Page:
Britain’s New Foreign Secretary: No Fan of Trump; Compared Hillary Clinton to ‘Sadistic Nurse in a Mental Hospital’

Patrick Goodenough | July 14, 2016 | 2:01am EDT
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Former London mayor and leading Brexit campaigner Boris Johnson has been appointed foreign secretary (AP Photo, File)

( – If Donald Trump is viewed as often indiscreet in his public statements, the politician named Wednesday as the top diplomat of Washington’s closest transatlantic ally could give him a run for his money.

Boris Johnson, the tousled-haired former London mayor who was tipped for 10 Downing Street after Britain voted to leave the European Union – a cause Johnson championed – has instead been appointed foreign secretary by the incoming prime minister, Theresa May.

Johnson’s appointment to the top cabinet post just a fortnight after he abruptly withdrew from contention to replace former Prime Minister David Cameron, suggests he is far from a spent force in British politics.

Whatever his future prospects, his new post calls for diplomatic qualities Johnson has not always displayed in the past – at a time when Britain negotiates its tricky disentanglement from the E.U.

No fan of presumptive GOP presidential nominee Trump, Johnson does share at least one trait with the billionaire entrepreneur apart from links to New York (Johnson was born there) and interesting hair: an aversion to political correctness.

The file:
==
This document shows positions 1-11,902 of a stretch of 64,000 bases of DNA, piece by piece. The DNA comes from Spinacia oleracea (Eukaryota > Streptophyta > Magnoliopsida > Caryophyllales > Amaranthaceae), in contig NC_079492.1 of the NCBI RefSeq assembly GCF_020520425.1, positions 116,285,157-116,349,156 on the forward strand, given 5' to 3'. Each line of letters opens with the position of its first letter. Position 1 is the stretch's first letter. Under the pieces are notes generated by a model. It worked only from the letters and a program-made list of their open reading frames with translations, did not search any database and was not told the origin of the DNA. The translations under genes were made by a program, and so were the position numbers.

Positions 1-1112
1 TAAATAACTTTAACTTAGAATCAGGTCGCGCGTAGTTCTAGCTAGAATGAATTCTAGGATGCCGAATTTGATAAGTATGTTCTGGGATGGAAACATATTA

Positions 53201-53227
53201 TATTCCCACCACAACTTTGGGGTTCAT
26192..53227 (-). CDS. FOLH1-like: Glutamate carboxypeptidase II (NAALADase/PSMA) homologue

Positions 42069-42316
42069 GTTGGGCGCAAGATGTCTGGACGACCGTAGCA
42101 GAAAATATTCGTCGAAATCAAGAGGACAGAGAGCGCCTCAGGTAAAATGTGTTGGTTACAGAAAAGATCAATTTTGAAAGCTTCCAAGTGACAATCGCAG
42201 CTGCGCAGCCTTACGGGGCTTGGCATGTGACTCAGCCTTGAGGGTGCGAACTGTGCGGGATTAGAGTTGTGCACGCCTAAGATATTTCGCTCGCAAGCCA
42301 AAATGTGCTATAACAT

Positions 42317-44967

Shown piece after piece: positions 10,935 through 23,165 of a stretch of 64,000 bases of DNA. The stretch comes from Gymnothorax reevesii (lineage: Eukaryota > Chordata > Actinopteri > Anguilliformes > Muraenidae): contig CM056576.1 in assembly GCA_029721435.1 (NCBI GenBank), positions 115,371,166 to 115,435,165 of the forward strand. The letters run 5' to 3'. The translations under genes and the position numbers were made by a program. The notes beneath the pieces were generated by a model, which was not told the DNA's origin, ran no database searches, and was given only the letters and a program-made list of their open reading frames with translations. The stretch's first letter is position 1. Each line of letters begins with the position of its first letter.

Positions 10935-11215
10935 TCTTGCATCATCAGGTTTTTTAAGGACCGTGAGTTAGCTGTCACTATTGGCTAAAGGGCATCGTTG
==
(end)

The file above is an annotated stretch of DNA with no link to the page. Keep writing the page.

A journalist and editor of The Spectator before entering parliament, Johnson continued while serving as an MP (2001-2008) and later as London’s mayor (2008-2016) to write columns for conservative newspapers, providing a platform for his sometimes provocative views.

In a Daily Telegraph column in 2007, Johnson described Hillary Clinton, who was then running for the Democratic presidential nomination, in less than flattering terms.

“She’s got dyed blonde hair and pouty lips, and a steely blue stare, like a sadistic nurse in a mental hospital,” he wrote, comparing Clinton as First Lady to “a mixture between Cherie Blair and Lady Macbeth, stamping her heel, bawling out subordinates and frisbeeing ashtrays at her erring husband.”

That column, however, was headlined “I want Hillary Clinton to be president,” and in it, Johnson characterized himself as wanting her to win, to his own great surprise – despite the fact “she represents, on the face of it, everything I came into politics to oppose: not just a general desire to raise taxes and nationalize things, but an all-round purse-lipped political correctness.”

He went on to explain that he actually wanted her to be president so that Bill Clinton would return to the White House, concluding that “if Bill can deal with Hillary, he can surely deal with any global crisis.”

Obama’s African heritage

In another, much more recent column, Johnson took aim last April at Obama’s ultimately unsuccessful attempt to dissuade British voters from voting to leave the E.U.

This time writing in The Sun, a downmarket, mass-circulation tabloid, Johnson made reference to Obama’s “part-Kenyan” roots.

Recalling that a bust of Britain’s wartime leader Winston Churchill was removed from the Oval Office after Obama moved in, Johnson wondered why.